MURDER TRIAL Jurors hear videotaped statement

Defense attorneys asked for a mistrial but were denied.
YOUNGSTOWN -- Jurors were allowed to hear a videotaped statement from the man who refused to testify a day earlier in the aggravated murder trial of Anthony Anderson.
Anderson, 24, of Kenneth Street, is on trial in Mahoning County Common Pleas Court, charged with three counts of aggravated murder and one count each of attempted aggravated murder and aggravated robbery. He faces the death penalty if he is convicted.
A co-defendant, Kevin Calwise, was called to the witness stand Tuesday but refused to testify. He was convicted of identical charges last year and is serving three consecutive life sentences.
Judge R. Scott Krichbaum granted a request Wednesday from assistant prosecutors Jay Macejko and Timothy Franken to show the seven female and five male jurors a videotaped statement Calwise made to police last year.
What he said: In the tape, Calwise told police investigators that Anderson was the main offender in the robbery and killings. He admitted shooting at one of the victims, 4-year-old DeShun Moreland, but said he did so only because Anderson forced him at gunpoint.
Moreland and his 21-year-old mother, LaShawnda Aziz, were killed, as was Ms. Aziz's unborn baby. Her daughter, Brea Aziz, who was 3 at the time, was shot but survived. The shooting was in November 1998 at Ms. Aziz's Lansdowne Boulevard home on the city's East Side.
Defense attorneys Louis DeFabio and James Gentile asked for a mistrial, arguing that use of the tape violated Anderson's right to cross-examine witnesses who testify against him. The judge denied the request.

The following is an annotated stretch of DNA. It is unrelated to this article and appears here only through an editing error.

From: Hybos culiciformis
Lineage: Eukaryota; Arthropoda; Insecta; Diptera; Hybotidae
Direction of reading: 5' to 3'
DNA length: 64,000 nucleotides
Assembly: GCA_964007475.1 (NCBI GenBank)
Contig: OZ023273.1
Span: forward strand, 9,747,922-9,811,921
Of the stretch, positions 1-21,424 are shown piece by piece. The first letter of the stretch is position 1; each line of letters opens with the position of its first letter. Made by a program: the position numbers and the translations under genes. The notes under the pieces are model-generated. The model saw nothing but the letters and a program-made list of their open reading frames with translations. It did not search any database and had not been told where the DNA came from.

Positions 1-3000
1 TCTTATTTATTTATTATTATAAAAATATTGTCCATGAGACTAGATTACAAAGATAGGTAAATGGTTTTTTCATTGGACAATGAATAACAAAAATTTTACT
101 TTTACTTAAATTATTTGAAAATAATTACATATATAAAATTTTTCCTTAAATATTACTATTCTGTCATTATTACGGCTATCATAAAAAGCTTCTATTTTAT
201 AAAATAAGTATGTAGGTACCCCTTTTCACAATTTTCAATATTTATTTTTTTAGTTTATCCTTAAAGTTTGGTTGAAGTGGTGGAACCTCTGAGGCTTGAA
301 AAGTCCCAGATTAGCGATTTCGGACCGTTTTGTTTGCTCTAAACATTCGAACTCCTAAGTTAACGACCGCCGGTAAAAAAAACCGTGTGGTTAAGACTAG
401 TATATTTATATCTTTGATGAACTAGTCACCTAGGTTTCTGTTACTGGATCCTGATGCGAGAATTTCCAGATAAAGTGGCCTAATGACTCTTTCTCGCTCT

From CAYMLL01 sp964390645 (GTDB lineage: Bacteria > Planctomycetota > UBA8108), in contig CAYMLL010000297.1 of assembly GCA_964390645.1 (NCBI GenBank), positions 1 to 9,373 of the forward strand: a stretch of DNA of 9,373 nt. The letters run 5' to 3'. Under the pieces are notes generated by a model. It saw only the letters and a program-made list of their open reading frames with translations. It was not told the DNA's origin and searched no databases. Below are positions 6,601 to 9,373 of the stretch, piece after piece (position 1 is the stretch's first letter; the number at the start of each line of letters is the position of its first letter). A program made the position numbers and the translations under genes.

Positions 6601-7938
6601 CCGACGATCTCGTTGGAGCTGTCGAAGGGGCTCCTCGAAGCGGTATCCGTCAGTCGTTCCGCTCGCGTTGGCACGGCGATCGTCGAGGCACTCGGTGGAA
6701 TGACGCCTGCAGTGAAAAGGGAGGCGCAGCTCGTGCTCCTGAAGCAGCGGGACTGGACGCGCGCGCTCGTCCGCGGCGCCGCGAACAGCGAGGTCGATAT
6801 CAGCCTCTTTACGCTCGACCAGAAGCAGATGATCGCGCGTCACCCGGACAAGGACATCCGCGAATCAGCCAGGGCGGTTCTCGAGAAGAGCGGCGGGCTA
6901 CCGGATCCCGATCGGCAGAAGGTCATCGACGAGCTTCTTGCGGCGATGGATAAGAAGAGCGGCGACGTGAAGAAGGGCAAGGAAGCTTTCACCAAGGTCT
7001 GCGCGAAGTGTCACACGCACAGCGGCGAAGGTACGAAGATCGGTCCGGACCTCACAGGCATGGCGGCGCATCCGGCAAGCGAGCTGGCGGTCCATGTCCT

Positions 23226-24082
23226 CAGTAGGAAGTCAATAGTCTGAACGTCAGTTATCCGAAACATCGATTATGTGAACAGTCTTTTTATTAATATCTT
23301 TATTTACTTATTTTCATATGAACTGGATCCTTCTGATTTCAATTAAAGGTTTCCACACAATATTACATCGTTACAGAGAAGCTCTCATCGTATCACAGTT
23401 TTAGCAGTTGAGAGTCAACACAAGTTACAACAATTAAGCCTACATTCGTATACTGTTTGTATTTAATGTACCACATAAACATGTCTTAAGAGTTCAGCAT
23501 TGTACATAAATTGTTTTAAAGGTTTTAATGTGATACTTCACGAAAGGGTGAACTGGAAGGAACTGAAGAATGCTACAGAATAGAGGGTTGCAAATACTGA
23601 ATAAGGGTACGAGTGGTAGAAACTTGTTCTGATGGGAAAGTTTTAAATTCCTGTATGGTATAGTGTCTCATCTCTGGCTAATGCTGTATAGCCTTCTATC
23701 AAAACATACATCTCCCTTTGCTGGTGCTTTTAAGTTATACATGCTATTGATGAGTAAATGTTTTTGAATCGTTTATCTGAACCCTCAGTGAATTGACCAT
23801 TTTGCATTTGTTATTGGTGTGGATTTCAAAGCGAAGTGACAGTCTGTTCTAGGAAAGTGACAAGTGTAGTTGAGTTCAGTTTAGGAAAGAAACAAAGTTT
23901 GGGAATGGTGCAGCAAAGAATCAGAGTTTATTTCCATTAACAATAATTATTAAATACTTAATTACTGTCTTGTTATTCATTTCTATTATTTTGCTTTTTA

Prieto: Detective Sgt. Jose Morales of the Youngstown Police Department testified that Ms. Aziz's live-in boyfriend, Wadell Casey, was originally a suspect, but police began getting tips the next day that Anderson and Jamar Prieto were responsible.
Prieto, 20, of Lansdowne Boulevard, has pleaded guilty to four counts of complicity to attempted murder and one count of complicity to aggravated robbery and is expected to testify against Anderson.
Police say Prieto drove Anderson and Calwise to and from Ms. Aziz's house and provided a gun that Calwise used in the shootings. Prosecutors have recommended that Prieto be sentenced to six years in prison, though he won't be sentenced until after Anderson's case is completed.
Bullets: Dr. Diana M. Grant, a forensic examiner for the FBI in Washington, D.C., testified that bullets found by police at the crime scene, in Anderson's house and in a clip in a vacant lot near the crime scene all came from the same manufactured batch.
Grant said the chemical composition of each batch of bullets is different. The bullets she tested showed the same levels of chemicals, which means they were from the same batch. Prosecutors said all of the bullets belonged to Anderson.